Section 1292(a)(3) provides that "[i]nterlocutory decrees of such district courts or the judges thereof determining the rights and liabilities of the parties to admiralty cases in which appeals from final decrees are allowed."
As an appellate court, we also have the obligation to satisfy ourselves of the jurisdiction of the district court. When the action was filed, it is undisputed that the district court had subject matter jurisdiction over the action pursuant to an exception to the FSIA. See 28 U.S.C. § 1605(d). To the extent that SMS argues that its alleged redemption of the mortgages in Suriname divested the district court of jurisdiction, we note that the redemption issue relates not to jurisdiction, but to the merits of SMS's action to foreclose on the two ship mortgages. That the alleged redemption of the mortgages may have been a valid ground to dismiss the cause of action on the merits does not change the fact that the district court had jurisdiction over the action because it was one "brought to foreclose a preferred mortgage." Id. We further note that generally speaking, "[f]ederal jurisdiction . . . depends on the state of facts when the suit is filed, and is not lost by a change in the facts afterwards." Brelsford v. Whitney Trust Sav. Bank, 69 F.2d 491, 492 (5th Cir. 1934); see also Molett v. Penrod Drilling Co., 872 F.2d 1221, 1227 (5th Cir.) (stating that in a diversity suit, jurisdiction is ordinarily "determined at the commencement of the lawsuit, such that subsequent occurrences will not divest the court of subject-matter jurisdiction"), cert. denied, 493 U.S. 1003, 110 S.Ct. 563, 107 L.Ed.2d 558 (1989).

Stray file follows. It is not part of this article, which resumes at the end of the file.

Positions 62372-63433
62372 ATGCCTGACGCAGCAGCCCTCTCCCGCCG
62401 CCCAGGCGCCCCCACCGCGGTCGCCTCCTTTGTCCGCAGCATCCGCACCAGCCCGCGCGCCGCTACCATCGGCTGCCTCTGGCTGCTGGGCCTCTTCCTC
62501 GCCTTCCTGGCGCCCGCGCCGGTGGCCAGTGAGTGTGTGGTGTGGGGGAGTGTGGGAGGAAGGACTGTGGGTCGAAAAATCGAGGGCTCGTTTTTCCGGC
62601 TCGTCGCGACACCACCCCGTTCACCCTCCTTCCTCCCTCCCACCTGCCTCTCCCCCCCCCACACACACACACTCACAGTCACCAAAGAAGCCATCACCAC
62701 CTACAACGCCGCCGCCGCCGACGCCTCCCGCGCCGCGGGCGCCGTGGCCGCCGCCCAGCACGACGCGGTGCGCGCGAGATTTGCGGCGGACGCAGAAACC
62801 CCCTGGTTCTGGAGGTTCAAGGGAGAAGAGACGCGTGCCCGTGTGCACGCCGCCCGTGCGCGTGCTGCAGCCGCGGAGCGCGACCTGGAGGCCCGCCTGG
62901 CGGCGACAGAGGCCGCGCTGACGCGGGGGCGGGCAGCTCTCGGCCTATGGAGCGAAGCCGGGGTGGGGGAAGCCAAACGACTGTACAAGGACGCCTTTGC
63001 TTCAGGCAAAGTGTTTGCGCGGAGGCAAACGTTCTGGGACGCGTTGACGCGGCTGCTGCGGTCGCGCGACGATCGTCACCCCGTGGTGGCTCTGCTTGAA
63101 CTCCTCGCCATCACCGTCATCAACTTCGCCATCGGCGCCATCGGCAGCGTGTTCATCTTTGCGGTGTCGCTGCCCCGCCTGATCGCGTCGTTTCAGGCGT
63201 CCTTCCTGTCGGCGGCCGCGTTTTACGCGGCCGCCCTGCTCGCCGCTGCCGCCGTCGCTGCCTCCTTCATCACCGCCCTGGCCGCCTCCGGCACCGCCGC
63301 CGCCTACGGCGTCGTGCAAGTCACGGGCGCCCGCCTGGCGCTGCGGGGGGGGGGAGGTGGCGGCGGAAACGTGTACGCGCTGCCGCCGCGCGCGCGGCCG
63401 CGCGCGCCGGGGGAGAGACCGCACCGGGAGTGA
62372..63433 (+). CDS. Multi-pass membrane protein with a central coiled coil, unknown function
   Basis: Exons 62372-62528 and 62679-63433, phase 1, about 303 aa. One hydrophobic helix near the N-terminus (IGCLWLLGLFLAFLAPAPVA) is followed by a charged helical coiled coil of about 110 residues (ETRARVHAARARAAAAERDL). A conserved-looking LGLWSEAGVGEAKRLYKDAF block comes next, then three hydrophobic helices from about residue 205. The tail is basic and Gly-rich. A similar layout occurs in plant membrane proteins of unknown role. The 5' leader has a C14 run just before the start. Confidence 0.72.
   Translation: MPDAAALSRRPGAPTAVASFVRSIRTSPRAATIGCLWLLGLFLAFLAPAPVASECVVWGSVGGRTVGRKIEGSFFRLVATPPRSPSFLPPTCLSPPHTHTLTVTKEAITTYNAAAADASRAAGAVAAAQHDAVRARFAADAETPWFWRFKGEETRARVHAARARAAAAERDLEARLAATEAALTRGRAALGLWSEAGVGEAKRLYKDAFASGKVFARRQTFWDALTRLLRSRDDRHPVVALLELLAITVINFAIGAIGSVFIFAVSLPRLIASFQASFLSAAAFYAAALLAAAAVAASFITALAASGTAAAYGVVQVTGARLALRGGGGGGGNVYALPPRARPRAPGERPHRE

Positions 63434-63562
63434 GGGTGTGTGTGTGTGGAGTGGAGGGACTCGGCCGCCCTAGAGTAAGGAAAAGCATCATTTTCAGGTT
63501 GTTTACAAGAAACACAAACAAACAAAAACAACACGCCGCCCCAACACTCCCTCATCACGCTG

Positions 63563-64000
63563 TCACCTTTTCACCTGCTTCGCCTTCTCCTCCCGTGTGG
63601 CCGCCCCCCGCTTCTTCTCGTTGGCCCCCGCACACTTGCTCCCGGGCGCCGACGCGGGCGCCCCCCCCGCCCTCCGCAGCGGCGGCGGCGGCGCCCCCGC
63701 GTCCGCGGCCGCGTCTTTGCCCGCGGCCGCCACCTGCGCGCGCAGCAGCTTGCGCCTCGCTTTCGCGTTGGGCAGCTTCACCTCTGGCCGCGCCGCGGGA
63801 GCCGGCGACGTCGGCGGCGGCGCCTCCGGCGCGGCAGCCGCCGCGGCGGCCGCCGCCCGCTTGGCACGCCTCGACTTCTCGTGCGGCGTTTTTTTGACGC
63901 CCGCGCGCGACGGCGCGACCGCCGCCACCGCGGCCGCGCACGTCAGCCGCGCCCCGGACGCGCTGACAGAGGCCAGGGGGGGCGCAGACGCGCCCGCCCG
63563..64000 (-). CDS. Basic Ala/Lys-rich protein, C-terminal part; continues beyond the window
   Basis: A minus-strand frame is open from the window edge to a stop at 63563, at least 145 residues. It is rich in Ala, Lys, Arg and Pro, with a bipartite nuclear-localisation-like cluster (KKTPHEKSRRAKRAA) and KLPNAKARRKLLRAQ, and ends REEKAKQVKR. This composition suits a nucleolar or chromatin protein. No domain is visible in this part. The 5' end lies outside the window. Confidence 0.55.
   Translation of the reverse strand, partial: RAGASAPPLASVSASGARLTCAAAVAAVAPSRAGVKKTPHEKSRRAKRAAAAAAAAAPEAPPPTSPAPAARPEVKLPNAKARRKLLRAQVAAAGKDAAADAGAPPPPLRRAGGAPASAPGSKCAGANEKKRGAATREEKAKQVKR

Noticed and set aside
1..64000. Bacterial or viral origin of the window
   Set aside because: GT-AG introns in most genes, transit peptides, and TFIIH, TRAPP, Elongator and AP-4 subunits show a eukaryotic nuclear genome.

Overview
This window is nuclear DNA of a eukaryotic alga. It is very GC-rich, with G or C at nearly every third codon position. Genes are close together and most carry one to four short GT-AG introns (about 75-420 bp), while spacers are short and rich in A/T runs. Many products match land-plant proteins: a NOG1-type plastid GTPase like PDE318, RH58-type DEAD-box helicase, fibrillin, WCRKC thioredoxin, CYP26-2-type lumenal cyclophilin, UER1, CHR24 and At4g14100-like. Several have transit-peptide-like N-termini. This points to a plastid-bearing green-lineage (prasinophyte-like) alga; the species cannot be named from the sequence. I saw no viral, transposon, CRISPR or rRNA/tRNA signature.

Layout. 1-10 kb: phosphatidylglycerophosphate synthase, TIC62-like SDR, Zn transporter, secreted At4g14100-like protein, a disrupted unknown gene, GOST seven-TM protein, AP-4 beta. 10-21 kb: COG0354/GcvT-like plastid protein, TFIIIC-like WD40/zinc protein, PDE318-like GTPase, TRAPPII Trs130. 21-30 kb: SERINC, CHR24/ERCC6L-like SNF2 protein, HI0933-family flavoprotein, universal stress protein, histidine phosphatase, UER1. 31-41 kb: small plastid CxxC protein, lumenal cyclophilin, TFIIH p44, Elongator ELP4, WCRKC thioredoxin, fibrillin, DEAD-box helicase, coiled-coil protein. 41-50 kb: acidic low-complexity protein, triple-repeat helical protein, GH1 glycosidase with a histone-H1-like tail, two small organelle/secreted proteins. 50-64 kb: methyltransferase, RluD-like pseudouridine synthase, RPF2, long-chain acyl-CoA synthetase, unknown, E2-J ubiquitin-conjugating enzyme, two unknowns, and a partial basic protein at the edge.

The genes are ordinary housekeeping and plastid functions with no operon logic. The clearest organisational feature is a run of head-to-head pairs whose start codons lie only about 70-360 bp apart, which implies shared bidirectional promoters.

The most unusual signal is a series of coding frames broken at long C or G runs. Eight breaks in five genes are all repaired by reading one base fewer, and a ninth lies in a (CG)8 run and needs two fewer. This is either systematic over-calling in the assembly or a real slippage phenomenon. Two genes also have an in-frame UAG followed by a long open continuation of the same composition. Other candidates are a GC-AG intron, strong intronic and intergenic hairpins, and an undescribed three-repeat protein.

As for the court's ruling that SMS must post a bond in favor of all creditors, the record reflects that the appeal from this ruling is premature under Rule 58. Because Silver Star does not object to the appeal from that ruling, however, we are free to entertain that appeal if the prerequisites for appellate jurisdiction are met. "To be appealable, an order must be final, it must fall within the specific class of interlocutory orders made appealable by statute, or it must fall within some jurisprudential exception." Lakedreams v. Taylor, 932 F.2d 1103, 1107 (5th Cir. 1991) (citations omitted). The district court's ruling does not fall within any of these categories. The ruling is not a final judgment because it did not end the litigation on the merits and leave nothing for the court to do but execute judgment. See 28 U.S.C. § 1291 (1988); Askanase v. Livingwell, Inc., 981 F.2d 807, 810 (5th Cir. 1993) ("A decision if final when it `ends the litigation on the merits and leaves nothing for the court to do but execute the judgment.'" (attribution omitted)). The ruling also does not constitute an appealable interlocutory order, as the court's order — requiring that SMS post a bond in favor of all creditors before the vessel could be released — made no determination of the rights and liabilities of the parties. Lastly, the court's ruling does not fall within a jurisprudential exception to the final order rule. See Lakedreams, 932 F.2d at 1107 n. 7 (citing the recognized exceptions of the collateral order doctrine, hardship or irreparable injury, and practical finality).